wrote: I am using numpy 1.6.1, and encountered a wierd fancy indexing bug:
import numpy as np c = np.random.randn(10,200,10);
In [29]: print c[[0,1],:200,:2].shape (2, 200, 2)
In [30]: print c[[0,1],:200,[0,1]].shape (2, 200)
It means, that here fancy indexing is not working right for a 3d array.
On Sat, Mar 30, 2013 at 11:01 AM, Ivan Oseledets
wrote: I am using numpy 1.6.1, and encountered a wierd fancy indexing bug:
import numpy as np c = np.random.randn(10,200,10);
In [29]: print c[[0,1],:200,:2].shape (2, 200, 2)
In [30]: print c[[0,1],:200,[0,1]].shape (2, 200)
It means, that here fancy indexing is not working right for a 3d array.
> It is working fine, review the docs:
http://docs.scipy.org/doc/numpy/reference/arrays.indexing.html#advancedinde...
In your return, item [0, :] is c[0, :, 0] and item[1, :]is c[1, :, 1].
If you want a return of shape (2, 200, 2) where item [i, :, j] is c[i, :, j] you could use slicing:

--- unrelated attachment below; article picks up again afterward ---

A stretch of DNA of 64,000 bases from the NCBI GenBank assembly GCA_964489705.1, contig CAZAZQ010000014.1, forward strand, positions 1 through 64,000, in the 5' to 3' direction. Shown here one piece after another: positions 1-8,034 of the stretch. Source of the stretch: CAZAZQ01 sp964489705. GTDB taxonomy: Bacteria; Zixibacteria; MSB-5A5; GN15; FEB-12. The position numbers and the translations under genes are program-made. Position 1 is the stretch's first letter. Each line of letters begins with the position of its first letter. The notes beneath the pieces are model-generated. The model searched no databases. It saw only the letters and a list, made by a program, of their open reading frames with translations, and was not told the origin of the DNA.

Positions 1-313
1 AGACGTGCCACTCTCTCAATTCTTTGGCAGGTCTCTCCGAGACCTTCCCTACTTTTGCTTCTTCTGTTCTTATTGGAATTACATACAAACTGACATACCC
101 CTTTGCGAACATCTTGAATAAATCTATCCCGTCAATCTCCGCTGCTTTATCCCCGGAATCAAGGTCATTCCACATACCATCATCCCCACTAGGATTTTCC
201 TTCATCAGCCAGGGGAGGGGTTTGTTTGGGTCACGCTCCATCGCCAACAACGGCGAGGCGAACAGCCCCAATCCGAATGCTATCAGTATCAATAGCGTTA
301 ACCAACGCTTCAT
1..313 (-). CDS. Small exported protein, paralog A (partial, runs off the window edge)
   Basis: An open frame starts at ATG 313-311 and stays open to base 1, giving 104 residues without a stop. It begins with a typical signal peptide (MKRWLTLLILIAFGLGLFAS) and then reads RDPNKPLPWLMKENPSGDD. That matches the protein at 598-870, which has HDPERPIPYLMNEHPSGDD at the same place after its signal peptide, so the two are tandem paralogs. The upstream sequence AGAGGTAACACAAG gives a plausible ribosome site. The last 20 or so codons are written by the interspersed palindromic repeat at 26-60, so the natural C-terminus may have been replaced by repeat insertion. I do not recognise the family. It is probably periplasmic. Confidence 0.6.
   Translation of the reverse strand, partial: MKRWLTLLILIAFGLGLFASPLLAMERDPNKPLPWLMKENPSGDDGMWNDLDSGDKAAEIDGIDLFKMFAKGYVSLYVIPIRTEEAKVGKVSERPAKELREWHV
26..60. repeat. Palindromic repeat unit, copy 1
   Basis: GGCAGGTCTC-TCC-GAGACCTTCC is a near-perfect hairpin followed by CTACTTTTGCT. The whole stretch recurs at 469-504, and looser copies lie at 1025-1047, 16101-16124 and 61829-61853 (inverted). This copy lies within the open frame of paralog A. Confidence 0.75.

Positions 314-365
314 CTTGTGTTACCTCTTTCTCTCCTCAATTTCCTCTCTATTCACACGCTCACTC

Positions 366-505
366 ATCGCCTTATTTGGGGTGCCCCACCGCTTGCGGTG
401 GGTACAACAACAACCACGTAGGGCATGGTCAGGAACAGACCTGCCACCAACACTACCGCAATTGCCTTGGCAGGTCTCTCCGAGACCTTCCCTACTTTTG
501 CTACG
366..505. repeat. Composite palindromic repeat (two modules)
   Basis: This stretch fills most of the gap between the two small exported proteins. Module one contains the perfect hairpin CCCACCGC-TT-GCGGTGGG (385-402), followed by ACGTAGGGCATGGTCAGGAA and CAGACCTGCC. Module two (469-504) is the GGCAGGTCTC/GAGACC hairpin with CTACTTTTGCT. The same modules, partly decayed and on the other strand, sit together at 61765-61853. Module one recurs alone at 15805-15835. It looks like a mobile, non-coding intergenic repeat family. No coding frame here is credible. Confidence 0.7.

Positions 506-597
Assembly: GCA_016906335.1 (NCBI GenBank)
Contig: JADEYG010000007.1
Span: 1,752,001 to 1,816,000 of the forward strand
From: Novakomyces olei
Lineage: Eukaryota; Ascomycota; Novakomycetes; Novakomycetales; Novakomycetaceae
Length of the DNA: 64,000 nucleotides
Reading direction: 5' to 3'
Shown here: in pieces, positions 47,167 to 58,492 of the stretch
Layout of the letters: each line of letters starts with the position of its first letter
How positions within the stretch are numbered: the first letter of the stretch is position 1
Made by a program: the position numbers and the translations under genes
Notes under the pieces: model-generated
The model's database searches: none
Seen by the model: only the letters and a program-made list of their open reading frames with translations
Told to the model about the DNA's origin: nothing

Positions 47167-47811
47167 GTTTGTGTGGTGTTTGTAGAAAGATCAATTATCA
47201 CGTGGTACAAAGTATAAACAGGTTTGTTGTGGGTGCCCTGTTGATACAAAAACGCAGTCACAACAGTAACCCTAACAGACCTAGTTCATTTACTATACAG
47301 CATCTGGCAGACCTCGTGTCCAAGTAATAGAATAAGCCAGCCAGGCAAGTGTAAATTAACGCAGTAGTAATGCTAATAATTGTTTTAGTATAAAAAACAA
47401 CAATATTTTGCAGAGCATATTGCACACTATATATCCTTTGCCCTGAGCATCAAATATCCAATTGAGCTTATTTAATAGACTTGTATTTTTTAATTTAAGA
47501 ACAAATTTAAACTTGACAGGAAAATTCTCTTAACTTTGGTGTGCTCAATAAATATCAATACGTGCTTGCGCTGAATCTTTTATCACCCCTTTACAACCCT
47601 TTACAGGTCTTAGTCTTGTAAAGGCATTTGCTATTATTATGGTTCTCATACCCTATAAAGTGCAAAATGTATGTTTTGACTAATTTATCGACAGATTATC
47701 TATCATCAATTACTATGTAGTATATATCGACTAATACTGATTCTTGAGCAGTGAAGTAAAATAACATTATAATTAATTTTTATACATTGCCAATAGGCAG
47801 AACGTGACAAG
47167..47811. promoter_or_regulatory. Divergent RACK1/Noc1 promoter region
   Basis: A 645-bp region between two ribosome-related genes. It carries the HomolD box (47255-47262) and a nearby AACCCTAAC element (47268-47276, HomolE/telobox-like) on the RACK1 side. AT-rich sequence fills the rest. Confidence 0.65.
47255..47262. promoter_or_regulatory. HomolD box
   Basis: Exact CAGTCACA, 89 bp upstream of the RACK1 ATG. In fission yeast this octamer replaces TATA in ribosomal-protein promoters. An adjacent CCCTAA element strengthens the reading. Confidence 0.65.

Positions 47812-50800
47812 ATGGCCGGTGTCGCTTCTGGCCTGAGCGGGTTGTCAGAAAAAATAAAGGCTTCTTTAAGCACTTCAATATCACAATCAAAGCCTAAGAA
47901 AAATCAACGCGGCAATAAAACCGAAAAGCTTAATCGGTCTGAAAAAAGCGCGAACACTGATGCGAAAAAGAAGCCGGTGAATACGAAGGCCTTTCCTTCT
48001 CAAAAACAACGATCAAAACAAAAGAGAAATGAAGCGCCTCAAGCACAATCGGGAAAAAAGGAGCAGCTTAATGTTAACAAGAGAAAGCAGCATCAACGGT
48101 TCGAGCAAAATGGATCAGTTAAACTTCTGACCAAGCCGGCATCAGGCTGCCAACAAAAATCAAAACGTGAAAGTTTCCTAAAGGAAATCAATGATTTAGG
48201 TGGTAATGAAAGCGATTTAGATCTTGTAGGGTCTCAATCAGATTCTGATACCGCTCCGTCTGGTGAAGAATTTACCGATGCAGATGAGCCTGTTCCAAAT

c[:2, :200, :2]
or something more elaborate like:
c[np.arange(2)[:, None, None], np.arange(200)[:, None], np.arange(2)]
Jaime >
Oh! So it is not a bug, it is a feature, which is completely incompatible with other array based languages (MATLAB and Fortran). To me, I can not find a single explanation why it is so in numpy. Taking submatrices from a matrix is a common operation and the syntax above is very natural to take submatrices, not a weird diagonal stuff.
It is not a weird diagonal stuff, but a well define operation: when you use fancy indexing, the indexing numbers become coordinate (
i.e.,
c = np.random.randn(100,100) d = c[[0,3],[2,3]]
should NOT produce two numbers! (and you can not do it using slices!)
In MATLAB and Fortran c(indi,indj) will produce a 2 x 2 matrix. How it can be done in numpy (and why the complications?)
in your example, it is simple enough: c[[0, 3], 2:4] (return the first row limited to columns 3, 4, and the 4th row limiter to columns 3, 4). Numpy's syntax is' biased' toward fancy indexing, and you need more typing if you want to extract 'irregular' submatrices. Matlab has a different tradeoff (extracting irregular submatrices is sligthly easier, but selecting a few points is harder as you need sub2index to use linear indexing). David